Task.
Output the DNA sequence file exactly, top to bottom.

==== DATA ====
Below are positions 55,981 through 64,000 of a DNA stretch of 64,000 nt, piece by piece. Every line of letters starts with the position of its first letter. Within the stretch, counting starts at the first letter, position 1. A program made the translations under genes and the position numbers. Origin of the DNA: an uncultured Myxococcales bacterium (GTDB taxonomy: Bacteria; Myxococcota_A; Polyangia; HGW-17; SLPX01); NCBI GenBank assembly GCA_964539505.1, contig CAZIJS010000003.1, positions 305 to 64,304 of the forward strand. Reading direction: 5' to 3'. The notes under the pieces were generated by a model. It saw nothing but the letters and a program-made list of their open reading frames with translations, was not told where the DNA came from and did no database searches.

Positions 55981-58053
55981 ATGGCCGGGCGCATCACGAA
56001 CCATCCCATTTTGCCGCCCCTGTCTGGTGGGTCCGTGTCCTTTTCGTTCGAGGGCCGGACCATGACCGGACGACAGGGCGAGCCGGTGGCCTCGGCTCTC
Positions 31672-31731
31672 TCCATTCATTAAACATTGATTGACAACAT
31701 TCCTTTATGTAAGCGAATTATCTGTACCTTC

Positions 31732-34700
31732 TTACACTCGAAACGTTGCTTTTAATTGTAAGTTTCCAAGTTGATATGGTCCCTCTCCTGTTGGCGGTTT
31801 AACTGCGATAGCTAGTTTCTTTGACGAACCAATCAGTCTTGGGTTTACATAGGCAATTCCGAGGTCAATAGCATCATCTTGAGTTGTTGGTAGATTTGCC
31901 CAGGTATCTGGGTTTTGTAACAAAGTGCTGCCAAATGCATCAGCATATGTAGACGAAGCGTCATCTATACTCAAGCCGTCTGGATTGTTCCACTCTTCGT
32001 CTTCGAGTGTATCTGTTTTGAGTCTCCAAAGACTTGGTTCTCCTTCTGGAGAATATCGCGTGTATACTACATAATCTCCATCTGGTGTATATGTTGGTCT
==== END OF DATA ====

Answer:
Below are positions 55,981 through 64,000 of a DNA stretch of 64,000 nt, piece by piece. Every line of letters starts with the position of its first letter. Within the stretch, counting starts at the first letter, position 1. A program made the translations under genes and the position numbers. Origin of the DNA: an uncultured Myxococcales bacterium (GTDB taxonomy: Bacteria; Myxococcota_A; Polyangia; HGW-17; SLPX01); NCBI GenBank assembly GCA_964539505.1, contig CAZIJS010000003.1, positions 305 to 64,304 of the forward strand. Reading direction: 5' to 3'. The notes under the pieces were generated by a model. It saw nothing but the letters and a program-made list of their open reading frames with translations, was not told where the DNA came from and did no database searches.

Positions 55981-58053
55981 ATGGCCGGGCGCATCACGAA
56001 CCATCCCATTTTGCCGCCCCTGTCTGGTGGGTCCGTGTCCTTTTCGTTCGAGGGCCGGACCATGACCGGACGACAGGGCGAGCCGGTGGCCTCGGCTCTC
Positions 31672-31731
31672 TCCATTCATTAAACATTGATTGACAACAT
31701 TCCTTTATGTAAGCGAATTATCTGTACCTTC

Positions 31732-34700
31732 TTACACTCGAAACGTTGCTTTTAATTGTAAGTTTCCAAGTTGATATGGTCCCTCTCCTGTTGGCGGTTT
31801 AACTGCGATAGCTAGTTTCTTTGACGAACCAATCAGTCTTGGGTTTACATAGGCAATTCCGAGGTCAATAGCATCATCTTGAGTTGTTGGTAGATTTGCC
31901 CAGGTATCTGGGTTTTGTAACAAAGTGCTGCCAAATGCATCAGCATATGTAGACGAAGCGTCATCTATACTCAAGCCGTCTGGATTGTTCCACTCTTCGT
32001 CTTCGAGTGTATCTGTTTTGAGTCTCCAAAGACTTGGTTCTCCTTCTGGAGAATATCGCGTGTATACTACATAATCTCCATCTGGTGTATATGTTGGTCT